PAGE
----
The Caribbean Catastrophe Risk Insurance Facility (CCRIF) announced that all 16 Caribbean member governments have renewed their catastrophe policies with for the 2009/10 policy period.
“Member governments were able to take advantage of a 10 percent decrease in premium costs from the CCRIF by increasing coverage for hurricanes, earthquakes or both for the same premium as last year,” said the bulletin. Premiums also decreased by ten percent for the 2007/2008 policy period.
The Caribbean Development Bank has joined the World Bank this year in providing premium financing support to some CCRIF participants as they faced budgetary tightening due to the global economic crisis.
The bulletin explained that the “CCRIF leverages its own capital into a higher level of claims-paying capacity through the purchase of reinsurance; this year’s panel has been expanded to include Partner Re, who join Munich Re, Swiss Re, Paris Re and Hiscox in providing traditional risk transfer capacity to CCRIF. A separate capital market transaction with the World Bank Treasury provides further non-traditional capacity.”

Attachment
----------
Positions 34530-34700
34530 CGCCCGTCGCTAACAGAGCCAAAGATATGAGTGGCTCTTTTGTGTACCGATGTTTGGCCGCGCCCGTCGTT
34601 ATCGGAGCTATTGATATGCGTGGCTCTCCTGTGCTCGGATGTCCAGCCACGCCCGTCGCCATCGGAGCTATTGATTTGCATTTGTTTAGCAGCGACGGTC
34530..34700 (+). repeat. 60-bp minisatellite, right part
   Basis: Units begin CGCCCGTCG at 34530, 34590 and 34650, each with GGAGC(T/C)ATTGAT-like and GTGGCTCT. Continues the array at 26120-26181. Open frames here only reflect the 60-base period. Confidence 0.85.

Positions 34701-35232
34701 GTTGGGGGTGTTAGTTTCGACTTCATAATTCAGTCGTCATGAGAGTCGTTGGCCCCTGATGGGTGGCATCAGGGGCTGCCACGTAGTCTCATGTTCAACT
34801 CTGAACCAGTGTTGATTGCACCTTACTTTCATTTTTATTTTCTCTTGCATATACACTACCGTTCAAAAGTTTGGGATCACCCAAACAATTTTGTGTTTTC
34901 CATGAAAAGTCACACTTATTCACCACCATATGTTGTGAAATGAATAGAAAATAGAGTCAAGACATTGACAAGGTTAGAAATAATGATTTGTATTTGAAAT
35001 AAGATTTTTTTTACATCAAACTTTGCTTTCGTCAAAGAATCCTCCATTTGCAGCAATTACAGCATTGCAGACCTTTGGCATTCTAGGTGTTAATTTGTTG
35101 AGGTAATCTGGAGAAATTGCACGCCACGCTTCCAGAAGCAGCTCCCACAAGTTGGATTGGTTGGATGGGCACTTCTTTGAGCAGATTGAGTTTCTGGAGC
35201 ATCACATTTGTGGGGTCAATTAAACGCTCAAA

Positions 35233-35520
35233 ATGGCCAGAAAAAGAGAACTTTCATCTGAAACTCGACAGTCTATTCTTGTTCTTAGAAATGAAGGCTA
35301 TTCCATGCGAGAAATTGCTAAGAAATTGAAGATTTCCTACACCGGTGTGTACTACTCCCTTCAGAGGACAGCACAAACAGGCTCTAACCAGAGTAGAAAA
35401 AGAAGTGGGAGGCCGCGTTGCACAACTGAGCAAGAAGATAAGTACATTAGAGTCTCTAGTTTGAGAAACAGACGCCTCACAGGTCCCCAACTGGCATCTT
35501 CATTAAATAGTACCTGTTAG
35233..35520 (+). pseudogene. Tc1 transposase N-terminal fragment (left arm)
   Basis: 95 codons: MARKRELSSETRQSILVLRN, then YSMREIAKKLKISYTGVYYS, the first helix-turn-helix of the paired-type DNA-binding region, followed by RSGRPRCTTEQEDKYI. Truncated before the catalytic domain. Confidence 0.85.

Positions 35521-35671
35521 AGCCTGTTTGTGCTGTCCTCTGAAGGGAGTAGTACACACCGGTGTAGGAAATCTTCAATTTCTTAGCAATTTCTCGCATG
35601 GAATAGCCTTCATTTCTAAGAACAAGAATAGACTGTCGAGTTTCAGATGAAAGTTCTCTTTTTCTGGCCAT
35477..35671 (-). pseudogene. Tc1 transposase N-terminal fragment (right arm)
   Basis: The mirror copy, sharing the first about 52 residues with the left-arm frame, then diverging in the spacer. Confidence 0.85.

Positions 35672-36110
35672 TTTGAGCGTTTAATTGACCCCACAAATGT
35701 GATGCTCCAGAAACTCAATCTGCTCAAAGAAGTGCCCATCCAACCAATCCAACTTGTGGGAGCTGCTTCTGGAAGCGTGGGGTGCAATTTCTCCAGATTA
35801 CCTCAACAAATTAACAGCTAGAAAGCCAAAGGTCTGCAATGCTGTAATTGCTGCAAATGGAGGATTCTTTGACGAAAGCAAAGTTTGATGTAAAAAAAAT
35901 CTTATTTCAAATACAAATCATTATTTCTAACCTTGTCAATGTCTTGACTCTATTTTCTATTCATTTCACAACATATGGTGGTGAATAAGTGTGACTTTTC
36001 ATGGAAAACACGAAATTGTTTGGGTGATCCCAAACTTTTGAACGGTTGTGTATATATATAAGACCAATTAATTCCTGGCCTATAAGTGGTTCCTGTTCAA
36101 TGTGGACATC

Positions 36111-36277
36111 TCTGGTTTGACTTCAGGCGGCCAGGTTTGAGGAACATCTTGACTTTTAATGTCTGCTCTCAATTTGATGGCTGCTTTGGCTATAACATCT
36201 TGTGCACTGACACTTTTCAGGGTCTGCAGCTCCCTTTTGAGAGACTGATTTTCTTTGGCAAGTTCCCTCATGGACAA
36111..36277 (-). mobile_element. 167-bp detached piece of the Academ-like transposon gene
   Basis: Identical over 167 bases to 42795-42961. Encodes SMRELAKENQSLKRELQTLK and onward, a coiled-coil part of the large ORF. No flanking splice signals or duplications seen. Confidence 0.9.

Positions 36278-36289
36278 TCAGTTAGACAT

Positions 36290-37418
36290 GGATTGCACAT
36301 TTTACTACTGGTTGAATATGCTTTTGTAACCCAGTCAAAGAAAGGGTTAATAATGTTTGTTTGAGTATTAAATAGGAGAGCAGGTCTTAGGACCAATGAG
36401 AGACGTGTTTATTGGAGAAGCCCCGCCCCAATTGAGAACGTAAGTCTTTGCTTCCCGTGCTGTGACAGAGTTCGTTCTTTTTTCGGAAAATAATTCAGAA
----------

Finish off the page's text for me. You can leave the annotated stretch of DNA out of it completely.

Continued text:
Isaac Anthony, Permanent Secretary in the Ministry of Finance in Saint Lucia, and a member of the Facility’s board, offered his thanks for this support. “We have been grateful for the financing support of the World Bank. We are also grateful for the support offered by the CDB to not only Saint Lucia but several other Caribbean governments in meeting premium obligations in this year of harder economic times. We realise the importance of remaining a member of the Facility, particularly given the reduced financial capacity which we and many of our CARICOM partners would have available to deal with a major natural catastrophe event.”
All CCRIF policies are renewed on June 1, the start of the Atlantic Hurricane Season. In addition to coverage for wind damage, all countries exposed to earthquake risk also purchase coverage for that peril; the 28 May earthquake off the north coast of Honduras was felt in a number of CCRIF member countries and serves as a reminder of the ever-present earthquake risks faced by the region.
Source: CCRIF – www.ccrif.org
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